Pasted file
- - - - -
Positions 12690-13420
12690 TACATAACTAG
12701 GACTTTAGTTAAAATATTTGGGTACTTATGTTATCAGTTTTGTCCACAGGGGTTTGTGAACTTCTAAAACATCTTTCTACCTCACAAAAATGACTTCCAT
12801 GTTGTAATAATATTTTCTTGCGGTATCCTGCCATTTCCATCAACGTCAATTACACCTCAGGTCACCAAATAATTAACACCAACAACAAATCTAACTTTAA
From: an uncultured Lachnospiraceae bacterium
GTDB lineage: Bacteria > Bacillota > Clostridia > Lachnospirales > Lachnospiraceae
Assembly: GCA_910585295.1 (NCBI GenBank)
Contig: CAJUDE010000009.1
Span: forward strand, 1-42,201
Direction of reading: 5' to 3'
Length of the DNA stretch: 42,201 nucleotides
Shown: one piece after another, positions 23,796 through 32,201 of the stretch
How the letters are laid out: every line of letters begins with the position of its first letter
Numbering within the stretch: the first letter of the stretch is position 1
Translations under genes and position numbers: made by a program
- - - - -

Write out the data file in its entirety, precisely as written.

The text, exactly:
Positions 12690-13420
12690 TACATAACTAG
12701 GACTTTAGTTAAAATATTTGGGTACTTATGTTATCAGTTTTGTCCACAGGGGTTTGTGAACTTCTAAAACATCTTTCTACCTCACAAAAATGACTTCCAT
12801 GTTGTAATAATATTTTCTTGCGGTATCCTGCCATTTCCATCAACGTCAATTACACCTCAGGTCACCAAATAATTAACACCAACAACAAATCTAACTTTAA
From: an uncultured Lachnospiraceae bacterium
GTDB lineage: Bacteria > Bacillota > Clostridia > Lachnospirales > Lachnospiraceae
Assembly: GCA_910585295.1 (NCBI GenBank)
Contig: CAJUDE010000009.1
Span: forward strand, 1-42,201
Direction of reading: 5' to 3'
Length of the DNA stretch: 42,201 nucleotides
Shown: one piece after another, positions 23,796 through 32,201 of the stretch
How the letters are laid out: every line of letters begins with the position of its first letter
Numbering within the stretch: the first letter of the stretch is position 1
Translations under genes and position numbers: made by a program